Recently, I had a rich conversation with a friend about our relationship. For the longest time, I would describe our relationship as cordial and guarded. It’s hard to explain what was really happening, however, imagine there being a wall between us. Neither one of us wanted the wall (I know this because we talked about our perspectives), and yet there it was keeping us from a truly intimate relationship. Our wall made it difficult to truly see each other, and to have the relationship we’ve always wanted.

Building a wall

The Berlin wall stood as a shining example for decades of what it means to build walls between people. What you may, or may not be aware of, is the Berlin Wall was always under construction. The actual wall started before the physical wall existed when the soviets wanted to restrict free movement between east and west Germany. Then apparently in an attempt to stop the movement of Western spies or the exodus of so many citizens, the soviets started building the physical wall between the two Germanies.

The Berlin Wall started with just barbed wire guarded by soldiers to prevent crossing and stood from 1961 until it’s fall in 1989. In this time they never stopped building the wall taller, stronger and ever more dangerous. In many places, the wall had increased to include two layers of wall with a very dangerous no-mans land between. There were land mines, barbed wire, machine guns and likely countless other ways to stop and/or kill people trying to cross this wall.

I visited Berlin in the early ’80s at a time when the wall still stood preventing the German people from connecting with each other. A few years ago, I was fortunate enough to return to Berlin. This time there was no wall and only a memory of what once was. We were able to go stand under the Brandenberg gate, which as impossible on my first visit as it was between walls. This time instead of border checks there is a free flow of people between what was the East and West. Berlin is a beautiful city worth visiting today. It’s also a dramatically different city from what I remember all those years ago as they tore down that monument to how humans create so many problems between us.

Building my walls

I have noticed I build my walls in life much like they built the Berlin Wall. Initially, there is just some thought or consideration about another. I make some assumptions about the other person, and all of a sudden a wall has started to emerge. It might be just some guarded behaviour on my part, however, it’s very real in terms of what is starting to emerge.

This initial barrier I put up between us starts to form some behaviours in me, where I am careful about letting the other person on my side of the wall. When I start to see them peaking over the wall, I build my wall a little higher. Eventually, the wall becomes so big and fortified, it becomes difficult to even consider letting others see into my side of the wall.

When I have that wall built, it has historically been difficult to tear it down. I would use avoidance tactics to stay away from the person, I would discount things they said just simply because they’re on the other side of the wall. I would find all kinds of creative ways to reinforce my wall, and essentially keep me from them.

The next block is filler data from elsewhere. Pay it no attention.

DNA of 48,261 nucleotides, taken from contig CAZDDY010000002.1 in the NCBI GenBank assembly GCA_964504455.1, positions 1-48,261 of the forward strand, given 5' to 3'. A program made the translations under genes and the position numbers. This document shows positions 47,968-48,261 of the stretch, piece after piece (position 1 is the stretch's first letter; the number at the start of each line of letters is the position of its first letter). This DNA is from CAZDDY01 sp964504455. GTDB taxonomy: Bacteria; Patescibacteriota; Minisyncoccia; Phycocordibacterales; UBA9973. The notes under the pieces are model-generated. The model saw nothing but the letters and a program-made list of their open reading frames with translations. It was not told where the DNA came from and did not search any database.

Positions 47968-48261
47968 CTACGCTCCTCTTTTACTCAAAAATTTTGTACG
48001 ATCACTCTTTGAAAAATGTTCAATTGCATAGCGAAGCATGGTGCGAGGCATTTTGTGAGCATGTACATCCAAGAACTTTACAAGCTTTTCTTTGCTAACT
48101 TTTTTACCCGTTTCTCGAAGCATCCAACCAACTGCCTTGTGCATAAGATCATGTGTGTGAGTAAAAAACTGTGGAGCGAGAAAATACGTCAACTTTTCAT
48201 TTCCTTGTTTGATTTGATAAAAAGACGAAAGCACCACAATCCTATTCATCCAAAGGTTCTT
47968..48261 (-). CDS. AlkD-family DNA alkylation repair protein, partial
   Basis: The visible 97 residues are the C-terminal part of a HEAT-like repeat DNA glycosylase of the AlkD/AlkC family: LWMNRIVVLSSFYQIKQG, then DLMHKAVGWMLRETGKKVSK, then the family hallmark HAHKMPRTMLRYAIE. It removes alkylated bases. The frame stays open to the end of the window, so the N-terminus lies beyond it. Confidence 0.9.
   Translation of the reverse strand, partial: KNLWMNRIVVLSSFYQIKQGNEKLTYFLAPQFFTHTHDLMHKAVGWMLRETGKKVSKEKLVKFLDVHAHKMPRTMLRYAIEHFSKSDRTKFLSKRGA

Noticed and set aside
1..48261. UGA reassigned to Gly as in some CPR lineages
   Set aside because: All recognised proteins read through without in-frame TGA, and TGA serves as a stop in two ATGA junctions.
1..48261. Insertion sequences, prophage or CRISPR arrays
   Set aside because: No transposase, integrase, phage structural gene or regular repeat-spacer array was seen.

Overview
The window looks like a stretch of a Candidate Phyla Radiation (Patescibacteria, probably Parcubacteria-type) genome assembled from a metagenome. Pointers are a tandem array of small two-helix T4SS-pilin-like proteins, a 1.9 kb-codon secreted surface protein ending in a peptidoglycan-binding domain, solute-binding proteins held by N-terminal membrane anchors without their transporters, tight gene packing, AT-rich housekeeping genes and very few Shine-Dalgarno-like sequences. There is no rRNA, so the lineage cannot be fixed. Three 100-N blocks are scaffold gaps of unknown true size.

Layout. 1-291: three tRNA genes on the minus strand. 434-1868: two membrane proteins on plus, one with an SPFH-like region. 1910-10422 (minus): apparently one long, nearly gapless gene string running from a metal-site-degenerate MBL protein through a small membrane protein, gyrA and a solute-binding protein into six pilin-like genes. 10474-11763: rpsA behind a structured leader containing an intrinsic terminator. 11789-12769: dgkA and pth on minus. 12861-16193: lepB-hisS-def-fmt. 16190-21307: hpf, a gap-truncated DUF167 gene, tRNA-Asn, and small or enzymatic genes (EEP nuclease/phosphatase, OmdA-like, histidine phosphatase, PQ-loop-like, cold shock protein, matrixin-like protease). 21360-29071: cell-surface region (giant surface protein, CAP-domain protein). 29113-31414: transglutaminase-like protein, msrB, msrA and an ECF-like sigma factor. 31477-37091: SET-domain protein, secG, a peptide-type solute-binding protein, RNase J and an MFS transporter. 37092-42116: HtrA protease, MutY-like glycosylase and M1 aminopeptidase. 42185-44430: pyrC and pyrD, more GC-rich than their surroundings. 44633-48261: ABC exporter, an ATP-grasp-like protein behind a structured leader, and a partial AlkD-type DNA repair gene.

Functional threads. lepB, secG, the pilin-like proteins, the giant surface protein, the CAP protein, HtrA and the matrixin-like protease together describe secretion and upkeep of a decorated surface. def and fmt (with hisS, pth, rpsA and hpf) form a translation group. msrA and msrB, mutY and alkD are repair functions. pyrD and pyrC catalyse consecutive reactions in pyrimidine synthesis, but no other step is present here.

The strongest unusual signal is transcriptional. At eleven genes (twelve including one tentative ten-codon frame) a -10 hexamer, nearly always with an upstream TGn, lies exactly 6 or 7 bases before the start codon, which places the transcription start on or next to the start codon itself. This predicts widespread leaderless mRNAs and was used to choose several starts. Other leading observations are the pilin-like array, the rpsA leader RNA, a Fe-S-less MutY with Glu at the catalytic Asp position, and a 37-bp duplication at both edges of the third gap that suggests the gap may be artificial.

Tearing down walls

I’ve learned the easiest time to tear down a wall is before it’s built. To stop the construction before we even lay one brick in the foundation. It’s not always easy to tear walls down or in some cases to even know they are there. However, when I can see them I do start looking for the underlying assumptions I’m making about the other person which had me construct the wall, to begin with.

It’s true, at times I find there is something which has happened in our past which makes me want to keep the wall constructed at this time. It might be a protection mechanism, or it might be I’m just unsure whether I’m strong enough to safely let this person into my life. Perhaps one day I will take down the wall, just right now this isn’t the right time.

There are other times I’ve torn down my wall, just to find the other person has a wall in place. There was a time this would have bothered me, however, these days I let the other person have their wall. The truth is I know I will not see eye to eye with everyone in this world, and that doesn’t make them or me a bad person. It just is what it is.

I know I’ve put too much effort in my lifetime building walls. These days when I notice I’m starting to build a wall, I am now confronting the truth of what’s going on. Often at this point, there is only something I’m considering rather than a real problem. I am looking at what I’m assuming about the other person, and what is it I am wanting in this relationship. I am examining what assumptions I am making as almost always they are stories I am telling myself impact the relationship.

I am increasingly finding when I tear down the wall I’m building, it becomes so much easier for the other person to do the same. They may still leave the wall there and that’s OK.

Your walls

Where have you built yourself some walls in your life? Do you want them? Are you ready to live a more open and fulfilling life, knowing you have the strength in you to live without building all these walls around you? It’s time to choose how you are going to live.

First, notice those people in your life where you are feeling a little distant and yet you’re not sure why. Reflect on the relationship between the two of you. Examine what you are assuming about this other person. Assumptions are almost always a reflection of you, rather than being something true about this other person. What is it you are not confronting and/or accepting about yourself which will help you have a closer relationship?

Tearing down the walls in your life is a matter of choice. It just doesn’t have to be that way.




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